Both the inactivity of Ezekiel Ansah and usage of Jadeveon Clowney stood out to me the most on Sunday. Carroll didn’t deem it necessary to risk Ansah re-injuring his shoulder by suiting him up against Cincinnati; he didn’t think the team was reliant on the newly-signed defensive end. Carroll and Ken Norton Jr. then elected to play Clowney largely on the edge, instead of the interior where his disruption potential will be maximized. Some of this was surely due to Ansah’s absence, but it confirms how little Seattle’s staff wanted to put on tape before traveling to play the Steelers next weekend.
On offense, rather than trying new things — the only real creativity I noticed was a first half sweep to Chris Carson — there were multiple instances of plays pulled from 2018 in big moments. Tyler Lockett’s game-winning touchdown was straight out of last year’s Week 1 loss in Denver:
On Seattle’s final meaningful possession of the game, they attempted to convert a 3rd and 17 on the ground by pulling Nick Vannett as a lead blocker. In 2018, a strikingly similar play essentially iced the Seahawks’ win over the Packers:
This doesn’t necessarily tell us everything, but recycling rather than innovating speaks volumes.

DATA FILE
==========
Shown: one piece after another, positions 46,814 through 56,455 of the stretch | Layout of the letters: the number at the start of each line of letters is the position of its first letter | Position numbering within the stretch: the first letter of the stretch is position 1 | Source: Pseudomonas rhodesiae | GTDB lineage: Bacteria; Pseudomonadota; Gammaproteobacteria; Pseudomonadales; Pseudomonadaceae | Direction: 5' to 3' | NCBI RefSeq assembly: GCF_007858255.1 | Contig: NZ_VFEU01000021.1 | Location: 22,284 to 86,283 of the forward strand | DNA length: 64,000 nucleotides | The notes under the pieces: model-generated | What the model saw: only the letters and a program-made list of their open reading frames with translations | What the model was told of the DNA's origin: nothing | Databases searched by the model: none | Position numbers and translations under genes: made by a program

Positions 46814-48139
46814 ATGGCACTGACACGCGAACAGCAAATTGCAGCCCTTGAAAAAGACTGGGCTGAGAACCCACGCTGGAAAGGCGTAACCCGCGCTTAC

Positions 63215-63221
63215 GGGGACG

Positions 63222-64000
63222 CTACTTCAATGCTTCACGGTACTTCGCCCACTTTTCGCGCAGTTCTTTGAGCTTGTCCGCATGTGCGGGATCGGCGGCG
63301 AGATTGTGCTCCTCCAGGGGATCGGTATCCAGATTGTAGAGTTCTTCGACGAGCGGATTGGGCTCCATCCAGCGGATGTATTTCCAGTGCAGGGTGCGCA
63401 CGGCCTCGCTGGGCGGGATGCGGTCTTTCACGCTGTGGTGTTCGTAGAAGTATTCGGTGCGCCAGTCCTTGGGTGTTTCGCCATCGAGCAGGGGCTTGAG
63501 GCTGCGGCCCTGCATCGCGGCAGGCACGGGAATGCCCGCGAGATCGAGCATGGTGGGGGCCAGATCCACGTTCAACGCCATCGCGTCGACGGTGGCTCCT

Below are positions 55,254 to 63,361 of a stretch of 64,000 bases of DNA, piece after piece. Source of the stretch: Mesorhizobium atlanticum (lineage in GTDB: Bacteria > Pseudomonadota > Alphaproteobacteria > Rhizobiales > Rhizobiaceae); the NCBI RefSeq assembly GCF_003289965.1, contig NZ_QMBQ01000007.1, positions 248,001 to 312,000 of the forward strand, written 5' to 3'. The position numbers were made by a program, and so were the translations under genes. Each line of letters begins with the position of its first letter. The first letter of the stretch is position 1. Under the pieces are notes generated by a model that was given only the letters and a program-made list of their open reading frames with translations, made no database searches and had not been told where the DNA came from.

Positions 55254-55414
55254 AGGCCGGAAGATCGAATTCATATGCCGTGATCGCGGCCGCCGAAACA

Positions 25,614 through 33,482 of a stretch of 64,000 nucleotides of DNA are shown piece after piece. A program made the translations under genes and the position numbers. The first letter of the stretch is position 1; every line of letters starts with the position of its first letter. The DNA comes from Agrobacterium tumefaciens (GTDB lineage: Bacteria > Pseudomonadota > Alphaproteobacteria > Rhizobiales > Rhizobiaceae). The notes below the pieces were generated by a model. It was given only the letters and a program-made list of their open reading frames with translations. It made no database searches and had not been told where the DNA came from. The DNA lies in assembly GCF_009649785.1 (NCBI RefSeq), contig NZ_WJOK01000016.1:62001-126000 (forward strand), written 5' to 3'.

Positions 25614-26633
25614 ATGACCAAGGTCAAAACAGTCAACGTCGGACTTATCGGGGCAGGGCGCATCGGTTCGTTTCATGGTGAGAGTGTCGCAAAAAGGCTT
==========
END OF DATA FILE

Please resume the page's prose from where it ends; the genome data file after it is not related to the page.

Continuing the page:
We don’t evaluate performance in a vacuum, but it feels like we come dangerously close at times. Linearizing what we think should happen with what actually happens will inevitably lead to disappointment. And while it is infuriating that Russell Wilson is often underutilized and that Carroll chooses to grind out these close games against worse teams — forsaking good process in the process — I suggest that we instead be encouraged* that this Seattle team, whose roster is littered with unknown variables left and right, can be good enough to line up and beat a team that was so clearly schemed up to the 9’s (yes that is a route pun); that even though roster talent isn’t what it once was in Seattle, Carroll is still playing to win forever in his own way.
* Much easier said than done.
The Seahawks’ first triumph of 2019 was exasperating, ridiculous, and frighteningly habitual. The offensive line looked horrific and the receiving corps is so beat up or inexperienced that tight ends and running backs received the majority of Wilson’s targets.
But the team is 1-0 and put very little on film in the process. “Context” is used as an excuse so often, but I do believe that taking it into account is important in this instance. If Seattle again underperforms against an inferior franchise, I move that we avoid being surprised and, instead, wait and see if Carroll still has a few tricks up his sleeve.
If they continue to struggle, maybe they’re just not as good as we thought.